Despite crisp white walls, the spa never feels cold or empty. This is especially true in the evening when the lighting throws some real drama into the place and makes the spa corridors and treatment rooms look beautifully haunting. Candles light the Opium Den and traditional khrueang pao music (Thai bamboo flute) fills the air in the lounge and treatment rooms.
Since Thailand is steeped in the history of body therapy, it gave The Siam and the Sodashi team the opportunity to play around with traditional treatments and give them a modern infusion. It’s a great way to get the well-traveled and hip Siam crowd into the spa to try treatments they probably wouldn’t try without the contemporary twist. The Muay Thai Massage has incorporated deep tissue, Swedish, lymphatic drainage techniques with acupressure points to create a treatment with multidimensional benefits. The Thai Herbal Compress Massage, exclusive to The Siam, uses compresses of Asian/Thai herbs such as tumeric, kaffir lime and plai for a truly holistic, indigenous but modern experience. One of the multi-day programs I like is Muay Thai Boxing (Yes, The Siam gym has a Muay Thai boxing ring!) followed by the Muay Thai Massage. I am always looking for ways to incorporate fitness and spa in an organically combined journey, and this particular program lets you experience levels of Thai culture in a very unique way.
My favorite treatment is the Samadara Ultimate Age-Defying Facial, a two-hour facial that uses heated rose quartz crystals to massage the face, neck and shoulders—which is very lifting, anti-aging and relaxing. It’s pretty much a home run!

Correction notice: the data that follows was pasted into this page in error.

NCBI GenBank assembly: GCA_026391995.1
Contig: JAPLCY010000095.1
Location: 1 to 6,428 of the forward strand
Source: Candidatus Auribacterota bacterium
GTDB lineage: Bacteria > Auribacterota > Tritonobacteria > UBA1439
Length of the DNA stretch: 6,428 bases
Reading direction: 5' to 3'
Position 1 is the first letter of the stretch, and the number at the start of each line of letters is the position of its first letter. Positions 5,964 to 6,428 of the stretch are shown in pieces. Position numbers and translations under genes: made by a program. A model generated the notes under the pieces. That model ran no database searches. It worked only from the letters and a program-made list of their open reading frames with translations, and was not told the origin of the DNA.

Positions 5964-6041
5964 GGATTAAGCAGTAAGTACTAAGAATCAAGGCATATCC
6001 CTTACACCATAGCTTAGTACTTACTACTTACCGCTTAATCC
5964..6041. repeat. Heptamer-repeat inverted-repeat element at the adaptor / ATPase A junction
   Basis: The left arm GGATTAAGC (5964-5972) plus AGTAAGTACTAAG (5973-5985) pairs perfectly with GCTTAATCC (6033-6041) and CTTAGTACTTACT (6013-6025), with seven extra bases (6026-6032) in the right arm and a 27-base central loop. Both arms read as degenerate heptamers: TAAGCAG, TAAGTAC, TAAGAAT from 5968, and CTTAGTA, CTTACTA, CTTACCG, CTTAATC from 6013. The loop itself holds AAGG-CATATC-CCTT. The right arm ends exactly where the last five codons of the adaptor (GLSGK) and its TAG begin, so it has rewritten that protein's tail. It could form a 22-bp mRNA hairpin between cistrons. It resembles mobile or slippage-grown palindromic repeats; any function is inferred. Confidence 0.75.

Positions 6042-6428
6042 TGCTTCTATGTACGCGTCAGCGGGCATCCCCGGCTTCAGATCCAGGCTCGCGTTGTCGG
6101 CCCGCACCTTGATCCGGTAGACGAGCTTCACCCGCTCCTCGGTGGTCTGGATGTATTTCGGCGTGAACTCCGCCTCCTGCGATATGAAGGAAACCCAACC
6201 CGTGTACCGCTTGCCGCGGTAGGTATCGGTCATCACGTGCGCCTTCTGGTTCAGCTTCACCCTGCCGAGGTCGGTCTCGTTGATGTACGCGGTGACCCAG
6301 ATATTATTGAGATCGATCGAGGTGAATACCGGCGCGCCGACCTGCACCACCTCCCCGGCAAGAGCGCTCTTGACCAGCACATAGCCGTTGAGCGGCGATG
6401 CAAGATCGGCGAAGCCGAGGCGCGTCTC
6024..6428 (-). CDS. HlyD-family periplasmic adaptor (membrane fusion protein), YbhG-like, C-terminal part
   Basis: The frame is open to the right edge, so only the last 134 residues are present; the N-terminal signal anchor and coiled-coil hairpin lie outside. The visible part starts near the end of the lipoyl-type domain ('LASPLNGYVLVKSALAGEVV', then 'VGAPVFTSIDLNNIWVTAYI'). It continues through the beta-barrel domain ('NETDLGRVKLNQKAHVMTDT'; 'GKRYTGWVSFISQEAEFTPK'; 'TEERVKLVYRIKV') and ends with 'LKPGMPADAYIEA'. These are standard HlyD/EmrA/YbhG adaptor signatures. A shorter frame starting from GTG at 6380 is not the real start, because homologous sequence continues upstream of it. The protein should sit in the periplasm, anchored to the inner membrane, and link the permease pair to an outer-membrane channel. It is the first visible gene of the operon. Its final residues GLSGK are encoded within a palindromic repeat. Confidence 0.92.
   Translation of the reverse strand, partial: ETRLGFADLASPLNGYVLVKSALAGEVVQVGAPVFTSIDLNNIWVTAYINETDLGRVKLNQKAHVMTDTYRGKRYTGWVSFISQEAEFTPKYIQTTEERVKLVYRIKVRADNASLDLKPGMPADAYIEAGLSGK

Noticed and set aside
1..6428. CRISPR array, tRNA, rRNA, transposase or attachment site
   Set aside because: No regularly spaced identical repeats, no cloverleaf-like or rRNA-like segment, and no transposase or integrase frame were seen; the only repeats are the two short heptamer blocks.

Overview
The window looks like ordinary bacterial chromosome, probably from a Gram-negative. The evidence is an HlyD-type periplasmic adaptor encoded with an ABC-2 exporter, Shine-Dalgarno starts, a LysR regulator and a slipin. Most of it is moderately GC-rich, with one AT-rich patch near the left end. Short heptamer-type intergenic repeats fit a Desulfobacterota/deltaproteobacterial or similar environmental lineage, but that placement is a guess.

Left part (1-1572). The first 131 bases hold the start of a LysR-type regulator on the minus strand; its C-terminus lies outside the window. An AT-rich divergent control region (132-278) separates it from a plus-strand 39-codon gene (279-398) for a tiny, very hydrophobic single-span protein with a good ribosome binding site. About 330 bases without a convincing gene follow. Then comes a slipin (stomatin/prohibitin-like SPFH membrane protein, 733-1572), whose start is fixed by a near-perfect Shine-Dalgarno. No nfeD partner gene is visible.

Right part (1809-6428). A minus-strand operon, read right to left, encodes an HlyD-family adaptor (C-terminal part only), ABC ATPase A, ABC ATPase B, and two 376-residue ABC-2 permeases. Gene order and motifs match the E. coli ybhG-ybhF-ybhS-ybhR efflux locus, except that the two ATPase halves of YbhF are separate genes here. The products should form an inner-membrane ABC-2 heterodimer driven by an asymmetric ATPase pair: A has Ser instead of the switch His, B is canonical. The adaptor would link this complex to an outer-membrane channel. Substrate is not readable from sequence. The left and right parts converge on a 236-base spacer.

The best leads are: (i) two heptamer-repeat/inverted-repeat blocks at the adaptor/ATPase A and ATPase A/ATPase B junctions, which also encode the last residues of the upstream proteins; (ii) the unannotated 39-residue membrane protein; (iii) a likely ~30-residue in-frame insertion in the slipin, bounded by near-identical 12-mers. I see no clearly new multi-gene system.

If you think facials are just basic beauty treatments, then think again. The Samadara will have you diving for your spa dictionary, looking for ways to describe it. It’s an incredible experience and you come out looking as great as you feel—definitely a bucket list spa experience.
When I get too spa’d out and need a bit of Bangkok energy, I hop on the hotel boat and head up to the flower market to buy lotus flowers for the spa. You see a lot from the boat, and it’s an easy way to get a quick sense of the city. The boat stops several times and riders are encouraged to jump off and explore on foot. One unforgettable place is Steve’s Restaurant, a small, authentic, no frills eatery full of locals that’s about five minutes by boat. Don’t order directly from the menu though. Just give the waiter an idea of what you want, how much you want to eat and let them choose for you—you won’t be disappointed.
Back on property, there are a total of six dining venues, including a Thai cooking class. I mean, a Thai cooking class? My favorite is the Chon Thai restaurant, with its Thai-revival menu. It overlooks the river and is made up of three, century-old refurbished Thai teakwood cottages made famous by 1960s socialite Connie Mangskau, who threw epic parties there for the likes of Jackie O—again, extending the Sukosol family vision of giving new life to Thailand’s deep history. It’s all just so thoughtful and so relevant. The Siam is not a hotel in Thailand. This is Thailand in a hotel.